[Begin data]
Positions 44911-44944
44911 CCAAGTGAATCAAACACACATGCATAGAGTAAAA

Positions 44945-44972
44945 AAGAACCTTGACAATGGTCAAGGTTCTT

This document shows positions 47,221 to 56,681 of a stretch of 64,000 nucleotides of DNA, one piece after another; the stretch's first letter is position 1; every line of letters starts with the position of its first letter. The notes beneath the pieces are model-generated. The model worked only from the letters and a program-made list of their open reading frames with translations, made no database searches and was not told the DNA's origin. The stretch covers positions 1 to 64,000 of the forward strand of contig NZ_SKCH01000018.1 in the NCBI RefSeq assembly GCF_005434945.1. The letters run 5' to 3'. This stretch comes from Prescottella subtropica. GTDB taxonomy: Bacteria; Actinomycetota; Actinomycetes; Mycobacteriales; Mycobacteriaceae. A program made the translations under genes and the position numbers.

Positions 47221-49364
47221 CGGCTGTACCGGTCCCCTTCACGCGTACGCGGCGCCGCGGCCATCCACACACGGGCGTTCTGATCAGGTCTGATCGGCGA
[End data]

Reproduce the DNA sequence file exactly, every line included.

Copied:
Positions 44911-44944
44911 CCAAGTGAATCAAACACACATGCATAGAGTAAAA

Positions 44945-44972
44945 AAGAACCTTGACAATGGTCAAGGTTCTT

This document shows positions 47,221 to 56,681 of a stretch of 64,000 nucleotides of DNA, one piece after another; the stretch's first letter is position 1; every line of letters starts with the position of its first letter. The notes beneath the pieces are model-generated. The model worked only from the letters and a program-made list of their open reading frames with translations, made no database searches and was not told the DNA's origin. The stretch covers positions 1 to 64,000 of the forward strand of contig NZ_SKCH01000018.1 in the NCBI RefSeq assembly GCF_005434945.1. The letters run 5' to 3'. This stretch comes from Prescottella subtropica. GTDB taxonomy: Bacteria; Actinomycetota; Actinomycetes; Mycobacteriales; Mycobacteriaceae. A program made the translations under genes and the position numbers.

Positions 47221-49364
47221 CGGCTGTACCGGTCCCCTTCACGCGTACGCGGCGCCGCGGCCATCCACACACGGGCGTTCTGATCAGGTCTGATCGGCGA